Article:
A new study by researchers from the Massachusetts Institute of Technology (MIT), published in the journal Environmental Research Letters, has examined the impact of toxic emissions from the 2.6 million vehicles produced by Volkswagen in Germany. Scientists looked at the risk of premature death directly linked to the pollutants released into the air by these vehicles. They found that over 11 million of Volkswagen’s cars worldwide are in violation of pollution safety standards, and that in Europe alone, the additional pollutants will be responsible for 1,200 people dying a decade sooner than they should have. These deaths will mainly be caused by respiratory illnesses.
The study concluded that about 500 of the premature deaths will take place in Germany itself, but that the population density in Europe means that around 60 percent of the deaths will take place in other European countries. The pollution impact was only studied for VW, Audi, Skoda and Seat vehicles actually purchased in Germany, which of course means that the problem could be far worse if all vehicles purchased in Europe were included in the assessment.
Science Daily explains that several different pollutants in vehicle emissions can have a negative impact on human health and on the environment, including hydrocarbons, carbon monoxide, sulfur oxide, particulate matter and volatile organic compounds (VOCs). The MIT study, however, focused on another damaging pollutant: nitrogen oxides or nitric oxides (NOx). NOx is generated when nitrogen in the air reacts with oxygen under high pressure and at high temperature – vehicle engines provide the perfect environment for this to take place. NOx is a precursor to both smog and acid rain, and is extremely reactive.
Since NOx inhalation destroys the body’s resistance to respiratory infection, prolonged exposure can result in trouble breathing, reduced lung function, ongoing headaches, eye irritations and a loss of appetite, among other problems. As illustrated by the study, these emissions can even result in premature death, and this is true of about 23,500 people annually in the U.K. alone. The researchers found that getting all the affected vehicles off the road would save the European community upwards of 4.1 billion euros in healthcare costs.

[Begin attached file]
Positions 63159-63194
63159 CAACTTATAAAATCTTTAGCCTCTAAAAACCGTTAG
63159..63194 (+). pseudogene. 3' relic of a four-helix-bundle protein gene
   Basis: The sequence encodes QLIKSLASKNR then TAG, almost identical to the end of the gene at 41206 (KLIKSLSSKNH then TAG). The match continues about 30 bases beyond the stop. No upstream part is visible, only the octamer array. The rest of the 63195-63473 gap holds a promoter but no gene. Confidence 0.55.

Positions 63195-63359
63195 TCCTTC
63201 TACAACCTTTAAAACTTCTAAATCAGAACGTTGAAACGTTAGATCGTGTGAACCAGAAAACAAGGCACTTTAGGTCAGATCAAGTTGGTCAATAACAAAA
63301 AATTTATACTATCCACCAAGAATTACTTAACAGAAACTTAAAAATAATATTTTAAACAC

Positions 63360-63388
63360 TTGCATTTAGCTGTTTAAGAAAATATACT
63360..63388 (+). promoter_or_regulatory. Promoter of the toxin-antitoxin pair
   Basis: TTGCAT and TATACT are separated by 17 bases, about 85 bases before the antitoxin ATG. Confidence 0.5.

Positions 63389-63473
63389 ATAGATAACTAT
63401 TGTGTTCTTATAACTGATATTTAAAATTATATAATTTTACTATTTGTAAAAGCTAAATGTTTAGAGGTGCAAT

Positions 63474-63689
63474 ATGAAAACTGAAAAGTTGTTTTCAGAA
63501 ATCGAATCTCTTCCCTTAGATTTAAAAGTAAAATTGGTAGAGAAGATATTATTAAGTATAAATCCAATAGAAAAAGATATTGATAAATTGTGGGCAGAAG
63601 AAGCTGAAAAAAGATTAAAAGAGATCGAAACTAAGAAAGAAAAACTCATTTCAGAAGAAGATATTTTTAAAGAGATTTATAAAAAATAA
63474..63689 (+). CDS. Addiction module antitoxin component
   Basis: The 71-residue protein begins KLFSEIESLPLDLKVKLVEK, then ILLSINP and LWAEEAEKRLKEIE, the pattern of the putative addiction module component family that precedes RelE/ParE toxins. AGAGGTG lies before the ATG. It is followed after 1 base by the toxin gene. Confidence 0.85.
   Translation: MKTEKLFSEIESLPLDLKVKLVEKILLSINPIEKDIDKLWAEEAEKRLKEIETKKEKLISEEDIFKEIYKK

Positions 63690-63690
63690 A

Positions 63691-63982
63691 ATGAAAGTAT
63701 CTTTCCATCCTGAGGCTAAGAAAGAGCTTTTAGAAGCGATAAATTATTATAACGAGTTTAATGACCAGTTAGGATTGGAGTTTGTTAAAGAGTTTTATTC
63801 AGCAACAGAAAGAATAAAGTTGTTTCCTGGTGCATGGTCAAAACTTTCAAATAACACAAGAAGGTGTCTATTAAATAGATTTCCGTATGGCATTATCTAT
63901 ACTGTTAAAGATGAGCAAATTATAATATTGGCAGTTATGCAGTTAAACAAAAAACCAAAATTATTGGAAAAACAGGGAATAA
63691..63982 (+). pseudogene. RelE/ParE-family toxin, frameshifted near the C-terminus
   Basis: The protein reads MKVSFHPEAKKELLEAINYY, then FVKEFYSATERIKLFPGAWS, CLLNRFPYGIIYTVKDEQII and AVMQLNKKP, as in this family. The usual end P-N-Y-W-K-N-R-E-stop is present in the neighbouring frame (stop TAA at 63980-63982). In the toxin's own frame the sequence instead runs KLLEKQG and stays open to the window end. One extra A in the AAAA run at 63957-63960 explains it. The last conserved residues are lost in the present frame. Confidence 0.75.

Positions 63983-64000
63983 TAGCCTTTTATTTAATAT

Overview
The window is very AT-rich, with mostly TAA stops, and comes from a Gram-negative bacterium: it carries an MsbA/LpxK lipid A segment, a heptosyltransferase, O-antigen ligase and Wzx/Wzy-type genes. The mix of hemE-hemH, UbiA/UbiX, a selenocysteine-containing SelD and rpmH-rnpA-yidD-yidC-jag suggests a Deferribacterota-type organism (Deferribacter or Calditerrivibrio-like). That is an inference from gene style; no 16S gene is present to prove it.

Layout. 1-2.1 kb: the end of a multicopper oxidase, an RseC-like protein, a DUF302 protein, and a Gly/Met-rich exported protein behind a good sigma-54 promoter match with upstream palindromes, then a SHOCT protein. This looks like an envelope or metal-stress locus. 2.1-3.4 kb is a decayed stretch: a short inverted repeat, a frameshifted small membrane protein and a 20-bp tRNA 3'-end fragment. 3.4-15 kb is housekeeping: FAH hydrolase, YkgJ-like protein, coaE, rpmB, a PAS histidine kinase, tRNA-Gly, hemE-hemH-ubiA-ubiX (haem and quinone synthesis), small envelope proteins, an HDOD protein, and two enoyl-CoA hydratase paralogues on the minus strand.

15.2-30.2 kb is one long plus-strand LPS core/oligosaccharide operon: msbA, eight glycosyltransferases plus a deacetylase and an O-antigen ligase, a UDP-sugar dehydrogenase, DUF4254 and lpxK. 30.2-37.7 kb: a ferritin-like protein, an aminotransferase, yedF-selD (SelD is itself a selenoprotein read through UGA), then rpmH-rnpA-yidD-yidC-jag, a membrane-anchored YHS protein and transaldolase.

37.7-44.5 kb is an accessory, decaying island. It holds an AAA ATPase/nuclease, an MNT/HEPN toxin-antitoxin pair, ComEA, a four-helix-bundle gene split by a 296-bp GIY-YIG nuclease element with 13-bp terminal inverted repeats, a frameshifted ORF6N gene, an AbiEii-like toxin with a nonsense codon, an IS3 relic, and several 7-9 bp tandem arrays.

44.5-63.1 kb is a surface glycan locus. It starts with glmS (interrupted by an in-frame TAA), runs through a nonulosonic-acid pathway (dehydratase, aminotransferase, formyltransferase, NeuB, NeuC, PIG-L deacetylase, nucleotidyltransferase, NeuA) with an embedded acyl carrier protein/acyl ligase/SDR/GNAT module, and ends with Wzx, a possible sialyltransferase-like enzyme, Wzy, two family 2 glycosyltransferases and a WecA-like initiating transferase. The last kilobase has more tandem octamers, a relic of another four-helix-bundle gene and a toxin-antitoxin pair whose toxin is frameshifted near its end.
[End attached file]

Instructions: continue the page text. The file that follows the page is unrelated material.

The fact that this study only looked at vehicles produced by Volkswagen and only in Germany, is a cause for immediate concern, as it seems obvious that if all vehicle manufacturers were looked at globally, the scale of the problem would likely be staggering.
There are several suggestions about how we can individually reduce our vehicle emissions to try to improve the situation. One simple and sensible suggestion is to shut your vehicle’s engine off when you’re waiting in traffic. Another good idea is to try to use your air conditioner less when traveling, as this also slightly lowers vehicle emissions. Remote workers who manage their workload from home are also able to drastically reduce the time they spend traveling to and from work, thereby reducing their contribution to the problem. (RELATED: If you are concerned about other threats to the environment, be sure to visit Enviro.news.)
While the damage caused by vehicle emissions is likely to be an ongoing problem – at least for the foreseeable future – one way to dramatically improve the quality of the air your family breathes is to install a high-quality air purification system like the Dreval D-850 seven-stage system in your home. It eliminates 99.97 percent of all particles in the air, even those as small as 0.01 micron. With a system like this, pollutants, harmful gases, damaging chemicals like ammonia and benzene, allergens like dust mites, mold spores and pollen, and causes of disease like bacteria, germs and viruses, can all be safely eliminated from your home.
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